Marching along – heading south

We approached and passed the beach at Winterton.  The cafe is still hanging in there….only just.

The beach at Winterton

Further along we come to Hemsby beach.  We headed through a gap in the dunes to take the firmer walking in the area called ‘The Valley’.  

Through the gap into The Valley

Here we tipped the sand from our shoes.  This walking route is a sheltered alternative  to the sea/beach side and it felt very warm.

Hemsby is a village and holiday resort near the beach. Today the chalets and caravans are standing empty and amusements and cafes quiet.  Will it survive this I wondered.

Further along we reached Scratby.  Here we took our last look at the sea before turning inland to home.

 It’s a mile from the sea to our home.  We are so lucky – we can get to it on foot.  By pushing ourselves a bit we could get to our neighbouring villages too.

Weekend Challenge – Walkabout

 

Signs of life under a white cloudy sky : 2020

‘Look at all that.   Looks like someone has dumped a load of rubbish next to the footpath?  That’s terrible’  I said.

Approaching the rubbish just off the path in Winterton Dunes

We got closer and then a small group of people appeared, all lounging on the ground amongst the heather below a few small trees.  They were drinking tea from flasks and dressed in scruffy clothes.  Scattered about them were colourful crates and sacks and heavy duty garden tools.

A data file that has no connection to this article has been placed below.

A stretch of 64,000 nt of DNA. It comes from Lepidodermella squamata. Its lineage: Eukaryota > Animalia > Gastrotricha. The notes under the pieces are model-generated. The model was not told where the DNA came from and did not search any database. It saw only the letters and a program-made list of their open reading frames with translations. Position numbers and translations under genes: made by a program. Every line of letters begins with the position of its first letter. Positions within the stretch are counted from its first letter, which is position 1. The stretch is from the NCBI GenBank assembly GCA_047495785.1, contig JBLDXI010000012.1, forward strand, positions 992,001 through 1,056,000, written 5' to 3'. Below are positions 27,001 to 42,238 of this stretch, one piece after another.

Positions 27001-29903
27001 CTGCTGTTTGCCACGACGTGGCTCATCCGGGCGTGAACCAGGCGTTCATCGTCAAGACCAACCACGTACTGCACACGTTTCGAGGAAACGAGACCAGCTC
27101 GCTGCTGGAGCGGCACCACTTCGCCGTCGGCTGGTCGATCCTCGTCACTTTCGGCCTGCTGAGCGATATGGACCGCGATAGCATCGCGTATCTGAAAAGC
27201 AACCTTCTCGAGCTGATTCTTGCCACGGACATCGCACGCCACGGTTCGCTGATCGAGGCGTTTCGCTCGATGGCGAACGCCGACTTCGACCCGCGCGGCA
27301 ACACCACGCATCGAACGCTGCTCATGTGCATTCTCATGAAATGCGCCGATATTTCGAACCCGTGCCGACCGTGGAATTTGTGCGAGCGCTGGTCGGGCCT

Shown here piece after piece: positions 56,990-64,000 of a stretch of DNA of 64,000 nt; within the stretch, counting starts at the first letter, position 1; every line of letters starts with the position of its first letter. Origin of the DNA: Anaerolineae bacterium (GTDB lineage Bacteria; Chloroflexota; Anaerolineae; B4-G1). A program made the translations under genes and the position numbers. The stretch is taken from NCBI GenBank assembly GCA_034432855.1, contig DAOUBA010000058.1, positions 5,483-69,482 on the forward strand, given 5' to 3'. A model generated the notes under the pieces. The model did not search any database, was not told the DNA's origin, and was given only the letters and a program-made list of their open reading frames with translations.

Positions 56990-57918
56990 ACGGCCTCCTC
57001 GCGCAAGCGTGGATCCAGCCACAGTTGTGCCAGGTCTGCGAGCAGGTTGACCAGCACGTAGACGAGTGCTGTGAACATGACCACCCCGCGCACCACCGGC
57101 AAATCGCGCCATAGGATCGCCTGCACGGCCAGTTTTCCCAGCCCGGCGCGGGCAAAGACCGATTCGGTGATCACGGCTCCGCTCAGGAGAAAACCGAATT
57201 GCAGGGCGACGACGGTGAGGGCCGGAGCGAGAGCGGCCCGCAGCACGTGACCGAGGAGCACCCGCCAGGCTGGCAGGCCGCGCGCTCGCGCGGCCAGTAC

‘Hello, we thought we’d seen a whole pile of rubbish but now we can see you are actually people!’ Tim said.  Thankfully they seemed to find that amusing.

‘Have you seen any Rhodededrums?’ someone asked.  ‘Er, no I don’t think we have’, I said, looking back and hoping that was the right answer.  ‘That’s good – that’s what we are clearing….’ came a reply.

After a short (now we understand) pause we smiled, it seemed like we could all be friends!  Then, because we couldn’t think of anything else to say, we gave them a cheery goodbye and we carried on walking.

‘Didnt know Rhodededrums were a problem’ Tim said.  Neither did I.

You learn something every day.

Sunday 5th January 2020

Walking is how Tim and I got together.  Loving the outdoors, wherever we are, on foot.  It’s true that connecting with nature helps when other things in life are tough.

A walk we do often is a short drive from home and is the first walk we ever did together.  It’s about 5 miles long and can be enjoyed year round.  For blowing the Christmas and New Year cobwebs away this is perfect.  It’s a circular which usually starts at the small coastal village of Winterton.  Winterton is popular at weekends, especially with dog owners, so be warned….the parking can be tricky to say the least.

We parked outside of the village and walked a track through the Burnley Hall estate.  It’s easy, dry underfoot and very very quiet.  Eventually the concrete runs out and small footpaths are followed to the beach.  I noticed catkins appearing in the hedgerows. In mid winter, with some berries still in the shrubs, this might sound a bit crazy but I feel like this is the first sign of Spring.

There’s a small enclosure with two small lean two barns at either end protecting the animals from the weather where cattle are kept during the winter months.  These are beautiful beasts with short legs and brown or black coats – I have no idea what breed they are.  They were busy feeding but didn’t mind having their photo taken.  They are, as all cattle seem to be, very nosy.

Cattle eating

Cattle being nosy

On we went to the dunes and sea.

Track to the dunes

We stopped to have a bite to eat and drink and watched the seals on the beach.  Seal pup births have again been very high this year.  There were fewer today than a few weeks before Christmas.  Looking up the beach however we could see a huge mass of people on the beach at Winterton.  Out for a quiet stroll?